> - and on Schematron (archetype-validation)
> - and stored as XML,
> - and can be queried by AQL or XPath/XQuery.
> Maybe this was a problem in the year 2004, in that time we saw all
> developers mimicking the Reference Model in class-schema's of their
> favorite language. Me too, but not anymore.
> So you solved a problem that I do not have.
well I guess that means you are using a different category of
architecture. But if you are using any archetype specialisations, then
you are actually using more or less the same architecture, just one
level up. How do you want to solve the problem of having a standard
representation of orders, or time-series data, across all countries, so
that re-usable software can be written? You can only do that with wide
agreement on those semantics, wherever they are specified - in an RM, or
in some layer of archetypes.
> Do other people have this problem? Are they relying on RM-classes to
> process datasets?
>> If you try to replicate all those details as reference archetypes,
>> you'll get some of it done, but since you can't create generic
>> (templated) types or use multiple inheritance (at this stage, at
>> least) in ADL/AOM, there are going to be limitations. Solving that
>> means upgrading ADL to have the power of a language like C++. I'm not
>> sure if that's what we should be doing.
> I am not sure about this, I don't see the multiple inheritance.
> As I see it on a quick glance (just an idea), there must be
> base-archetypes, a base archetype would represent the base class
> structures, as you can find them now in the RM.
> I think a new attribute would be needed to the CComplexObject-items.
> It would be the attribute rmtype.
> Like this
> ITEM_LIST[archetype_node_id=at0001, rmtype="COMPOSITION"] matches .......
> etc etc
> This is no problem in using attributes because they are easy to query.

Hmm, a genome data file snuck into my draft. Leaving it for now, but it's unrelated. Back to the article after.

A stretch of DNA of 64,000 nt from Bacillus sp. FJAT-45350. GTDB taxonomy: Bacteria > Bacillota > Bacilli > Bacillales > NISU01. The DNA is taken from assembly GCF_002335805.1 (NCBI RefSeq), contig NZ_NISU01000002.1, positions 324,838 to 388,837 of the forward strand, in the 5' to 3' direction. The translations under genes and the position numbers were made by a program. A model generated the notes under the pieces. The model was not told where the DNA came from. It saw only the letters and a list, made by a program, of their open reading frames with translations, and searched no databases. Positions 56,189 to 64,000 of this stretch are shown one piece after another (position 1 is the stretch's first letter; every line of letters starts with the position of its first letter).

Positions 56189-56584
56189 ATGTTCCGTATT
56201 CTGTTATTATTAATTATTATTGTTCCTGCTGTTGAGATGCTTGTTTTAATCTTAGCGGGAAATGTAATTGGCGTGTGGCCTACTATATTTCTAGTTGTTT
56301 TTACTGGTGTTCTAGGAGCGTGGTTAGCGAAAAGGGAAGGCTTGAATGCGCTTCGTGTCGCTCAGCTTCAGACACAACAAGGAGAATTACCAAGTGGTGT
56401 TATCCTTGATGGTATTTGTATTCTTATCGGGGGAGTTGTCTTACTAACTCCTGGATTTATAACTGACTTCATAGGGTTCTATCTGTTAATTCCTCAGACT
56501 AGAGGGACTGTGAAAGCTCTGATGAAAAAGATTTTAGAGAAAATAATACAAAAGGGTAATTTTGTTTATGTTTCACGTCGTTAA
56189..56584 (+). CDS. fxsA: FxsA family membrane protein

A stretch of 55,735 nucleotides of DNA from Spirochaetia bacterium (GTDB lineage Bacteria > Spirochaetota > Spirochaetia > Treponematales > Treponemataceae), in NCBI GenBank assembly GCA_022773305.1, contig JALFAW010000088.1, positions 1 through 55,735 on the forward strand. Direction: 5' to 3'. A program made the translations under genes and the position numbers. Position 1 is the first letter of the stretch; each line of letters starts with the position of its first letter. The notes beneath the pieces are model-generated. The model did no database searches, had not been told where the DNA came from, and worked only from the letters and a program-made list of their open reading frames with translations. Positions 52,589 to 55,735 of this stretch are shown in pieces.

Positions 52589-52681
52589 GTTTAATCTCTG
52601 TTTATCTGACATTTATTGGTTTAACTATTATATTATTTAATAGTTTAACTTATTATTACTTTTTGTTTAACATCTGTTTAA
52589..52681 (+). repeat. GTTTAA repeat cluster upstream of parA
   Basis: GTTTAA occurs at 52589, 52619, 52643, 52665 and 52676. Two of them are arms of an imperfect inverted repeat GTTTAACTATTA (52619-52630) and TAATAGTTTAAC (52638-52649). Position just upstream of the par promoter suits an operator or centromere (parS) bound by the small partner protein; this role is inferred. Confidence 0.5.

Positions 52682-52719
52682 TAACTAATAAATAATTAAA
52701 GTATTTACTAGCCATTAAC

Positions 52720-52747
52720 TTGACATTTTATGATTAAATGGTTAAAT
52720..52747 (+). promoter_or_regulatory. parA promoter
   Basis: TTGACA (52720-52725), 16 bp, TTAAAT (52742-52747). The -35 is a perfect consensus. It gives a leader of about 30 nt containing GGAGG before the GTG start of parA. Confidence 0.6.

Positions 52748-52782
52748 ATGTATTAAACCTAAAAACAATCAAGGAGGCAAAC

> The kernel now also relies on the attribute archetype_node_id=at0001,
> without any problem.
this is certainly possible, but just making easy things needlessly hard
in my view. You can do all this, or you can just use the reference model
and get it all for free.
>> Right now, displaying a time-series of heart rate v treadmill speed
>> over 15 mins is dead simple in openEHR - the data structures are all
>> there. Doing that in even 13606 requires:
>> * defining reference archetypes for time-series data, where the
>> events can have secondary state i.e. each event has a primary
>> datum like heart rate, and 'state' data like exertion (treadmill
>> * writing software that knows how to transpose the Cluster/Element
>> structures into a logical time-series, and figure out what is the
>> main datum, what is the state, what are the widths of every event
>> and so on
>> o remember, there won't be any Java / Ruby / Python /.. classes
>> to do this - you have to do it all manually.
> I don't understand why you bring up this subject.
> I stated a few times that OpenEHR is a fine information model, and
> maybe there are some difficulties in EN13606, that may be true.
> I also wrote that designing medical information models is not my
> So I will not easy say about an medical information model if it is
> good or bad. I can only judge it on basic-design-rules.
> The point is that you don't have to choose if you use generic kernel.
that's also easy to do with reference models. There are many reference
models right here
plug into a kernel.
> You can use multiple in archetypes-based reference models to validate
> and store and query data. You can allow certain parts of an healthcare
> organization, without any technical provision, to implement new ideas
> about medical data structures, maybe necessary for specific treatment.
sure, but like I said, this is just the same problem moved up one level.
At some point, you still have to write classes with the semantics of
things like Observation or Composition or whatever. Otherwise you can't
get the data on the screen, or compute with it in any meaningful way.